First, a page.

Kaboom Books is a used bookstore on the eastern outskirts of Woodland Heights, just above Downtown Houston. We operated a succession of booksellers in New Orleans, in the back of the French Quarter, for almost 30 years. Our mission in Houston is still the same: to provide a bookstore based on complexity and an inventory of ideas that serves as a sounding board for social conversation across Houston’s hundreds of communities.
Woodland Heights’ ancient commercial row:
Kaboom is a large storefront on Woodland Heights’ ancient commercial row. It’s my favorite secondhand store. K A B O O M is written in giant characters on the storefront. Inside, the high-ceilinged area is a treasure trove of encyclopedic-range literature. The store is also a paper sculpture, with lofty faces and distinct intervals shelved and stacked. There are spiraling piled shapes and an old hand press with classical dolphins on the desk.
Co-owner of Kaboom:
John Dillman is a co-owner of Kaboom. John has a patient, wandering, themed, worldly, and witty talk. Only a streetwise, storytelling culture could have produced him: New Orleans. We recently talked about a dying buddy, his childhood encounter with a Doppelgänger, and the misfortune of having the same name as a No rogue. A reverence for stillness characterizes his conversations.
Uses of Kaboom Books:
Kaboom is a used bookstore in Woodland Heights, close to Houston’s downtown area. Their 100,000-book inventory includes both current and long-out-of-print titles. They hold author readings, book signings, and other literary events that are open to the public regularly. The small bookstore sells pre-owned books in various genres, as well as art, history, social, and physical sciences, and conducts events on its terrace.
The mission of Kaboom:
Despite the location change, Kaboom’s mission remains the same: to provide an inventory of ideas and serve as a sounding board for social discourse across Houston’s hundreds of communities. The proprietors spent more than 30 years acquiring their collection while owning a succession of booksellers in New Orleans, and it was previously located in the back of the French Quarter. Kaboom provides exciting events, art displays, and readings with authors and artists regularly, in addition to their never-ending selection.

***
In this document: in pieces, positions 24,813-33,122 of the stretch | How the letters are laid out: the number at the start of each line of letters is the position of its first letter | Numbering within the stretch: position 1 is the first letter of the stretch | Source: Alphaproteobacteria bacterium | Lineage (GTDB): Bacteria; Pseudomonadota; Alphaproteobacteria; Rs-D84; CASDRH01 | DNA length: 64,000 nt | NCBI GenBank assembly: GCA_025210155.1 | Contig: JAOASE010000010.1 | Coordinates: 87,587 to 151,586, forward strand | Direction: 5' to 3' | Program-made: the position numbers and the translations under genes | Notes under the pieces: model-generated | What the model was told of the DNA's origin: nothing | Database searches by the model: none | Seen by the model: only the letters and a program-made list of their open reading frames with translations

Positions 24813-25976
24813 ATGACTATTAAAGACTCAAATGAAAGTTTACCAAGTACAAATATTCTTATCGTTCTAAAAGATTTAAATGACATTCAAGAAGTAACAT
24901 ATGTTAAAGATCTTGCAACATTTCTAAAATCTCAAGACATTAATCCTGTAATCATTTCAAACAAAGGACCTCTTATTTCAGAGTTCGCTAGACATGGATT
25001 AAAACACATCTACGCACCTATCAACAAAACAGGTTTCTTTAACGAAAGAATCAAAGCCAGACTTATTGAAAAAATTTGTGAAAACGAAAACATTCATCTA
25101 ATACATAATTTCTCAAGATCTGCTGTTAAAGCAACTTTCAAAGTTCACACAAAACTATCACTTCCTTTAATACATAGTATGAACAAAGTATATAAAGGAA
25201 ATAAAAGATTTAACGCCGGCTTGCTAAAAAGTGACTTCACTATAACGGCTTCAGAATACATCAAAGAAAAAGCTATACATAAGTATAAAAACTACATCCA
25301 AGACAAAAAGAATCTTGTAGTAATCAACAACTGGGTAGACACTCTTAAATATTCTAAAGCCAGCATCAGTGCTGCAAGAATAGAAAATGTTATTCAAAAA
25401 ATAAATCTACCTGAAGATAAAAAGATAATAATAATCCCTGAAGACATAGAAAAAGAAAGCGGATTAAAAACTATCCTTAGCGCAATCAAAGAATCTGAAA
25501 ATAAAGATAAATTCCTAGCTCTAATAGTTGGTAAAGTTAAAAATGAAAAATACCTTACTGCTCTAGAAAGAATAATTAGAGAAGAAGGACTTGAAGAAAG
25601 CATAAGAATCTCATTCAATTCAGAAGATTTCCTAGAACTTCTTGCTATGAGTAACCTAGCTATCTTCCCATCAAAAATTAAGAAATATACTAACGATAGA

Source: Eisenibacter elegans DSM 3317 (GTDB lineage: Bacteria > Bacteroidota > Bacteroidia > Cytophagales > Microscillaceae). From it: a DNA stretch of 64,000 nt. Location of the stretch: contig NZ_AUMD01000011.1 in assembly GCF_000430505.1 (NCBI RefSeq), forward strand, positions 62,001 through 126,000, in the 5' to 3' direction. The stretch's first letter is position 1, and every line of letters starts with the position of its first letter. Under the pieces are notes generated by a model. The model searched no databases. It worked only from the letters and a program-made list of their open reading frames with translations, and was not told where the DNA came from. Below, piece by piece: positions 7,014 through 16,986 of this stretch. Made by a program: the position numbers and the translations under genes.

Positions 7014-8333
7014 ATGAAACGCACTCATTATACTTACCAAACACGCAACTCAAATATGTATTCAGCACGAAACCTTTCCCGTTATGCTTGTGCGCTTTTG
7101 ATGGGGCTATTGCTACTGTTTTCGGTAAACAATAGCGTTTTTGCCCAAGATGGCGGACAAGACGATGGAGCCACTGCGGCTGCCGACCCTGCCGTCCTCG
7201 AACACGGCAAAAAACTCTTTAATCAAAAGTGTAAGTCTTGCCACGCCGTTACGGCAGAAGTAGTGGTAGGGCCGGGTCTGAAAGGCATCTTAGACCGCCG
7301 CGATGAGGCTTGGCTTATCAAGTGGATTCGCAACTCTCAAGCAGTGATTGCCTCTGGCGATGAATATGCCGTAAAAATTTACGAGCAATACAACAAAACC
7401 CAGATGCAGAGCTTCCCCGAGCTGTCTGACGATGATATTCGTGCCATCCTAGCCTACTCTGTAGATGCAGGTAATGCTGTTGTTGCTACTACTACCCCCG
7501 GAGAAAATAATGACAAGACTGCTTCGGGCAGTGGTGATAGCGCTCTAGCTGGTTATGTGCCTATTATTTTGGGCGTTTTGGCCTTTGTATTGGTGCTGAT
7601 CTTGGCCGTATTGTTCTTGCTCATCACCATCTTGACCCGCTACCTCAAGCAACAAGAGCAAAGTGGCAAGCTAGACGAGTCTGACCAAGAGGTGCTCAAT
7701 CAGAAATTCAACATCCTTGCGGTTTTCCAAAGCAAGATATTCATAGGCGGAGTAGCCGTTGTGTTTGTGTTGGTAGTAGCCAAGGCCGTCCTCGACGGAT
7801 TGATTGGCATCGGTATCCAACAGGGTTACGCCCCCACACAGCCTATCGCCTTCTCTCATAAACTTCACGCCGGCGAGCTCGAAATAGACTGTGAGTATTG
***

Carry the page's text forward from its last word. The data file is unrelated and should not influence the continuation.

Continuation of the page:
How did you end up owning a used bookstore in Houston?
It all started when I was living in New Orleans around 43 years ago. I had accumulated far too many books and needed to get out from under them. So, for about a year and a half, I sold books at a flea market in the French Quarter, where I realized that the customer base was exciting and educated and that I was good at selling things. So, in the French Quarter, I launched my first shop, which my wife and I ran for more than 30 years.
What impact has the pandemic had on your store in the last year?
The first quarter was fantastic, but we had to shut down in the second because Houston had become a hotspot. For the second and third quarters, we were completely shut down. However, if you’ve been in small business for a while, you’ll realize that some years, like Katrina, there are unforeseeable events. We had some money set away, so we re-invested it in the firm to keep it afloat. And we spent our time straightening up.
How has business been?
Since you reopened, how has business been? When we reopened in October, I told myself that if we just did half of what we generally did at this time of year, I’d be happy. We reduced our hours to three days a week, six hours per day, and we accomplished the same amount of work in those shortened days as we did in our regular eight-hour days. It makes things a little busy, but I’m happy with it. Fortunately, we have a highly devoted customer base. And it appears that people are reading more this year than in previous years.
How do you do it in the event of a pandemic?
Historically, bookstores have struggled to compete with Amazon. I do not attempt to compete. As a secondhand bookshop owner, the benefit has items that customers can’t get anywhere else, in excellent condition, and reasonably priced. My consumers are ecstatic, and they only vent their displeasure via the internet.
Can books sell online?
We tried selling online for a while, but I was never a fan of that marketing method. We don’t have to because we make enough money from the shop. We’ve been using social media a lot more lately. I’m a private person who isn’t particularly fond of social media. On the other hand, my wife is in charge of it, and it has grown to be a significant part of our lives.
What’s it like to go to the store and shop?
From the outset, my basic layout for a bookstore of Books was proving to be labyrinthine. We have 84 sections ranging from Earth Sciences through Astronomy, Physics, and Social Sciences. It does, however, feel like a labyrinth if you’re under 4 feet tall. It’s a hit with kids, and I believe it’s also a hit with adults.
Reviews about Kaboom:
Aside from a bit of creak and sigh, the store’s sound is the p-k, p-k of the proprietor slowly re-ordering one or another portion. He says, “I haven’t re-ordered that section,” as if it were awaiting meditation. Each month or so, I imagine him entering the store’s depths and rotating through the world’s printed legacy.
Paperback and hardcover volumes:
His close-up attentions appear to be recognized by the literature. Paperback and hardcover volumes are in stock, with a few rare ones kept segregated by a wire grate that may have been part of the former storefront.
I had just begun rebuilding our store before Hurricane Katrina hit in 2005. After Katrina, I realized that business would tank for the next ten years, so it felt like going to Houston was the only reasonable thing to do. Kaboom Facebook, willow books, Kaboom publishing, beckers books, Brazos bookstore, quarter price books, sell books, Copperfield books.
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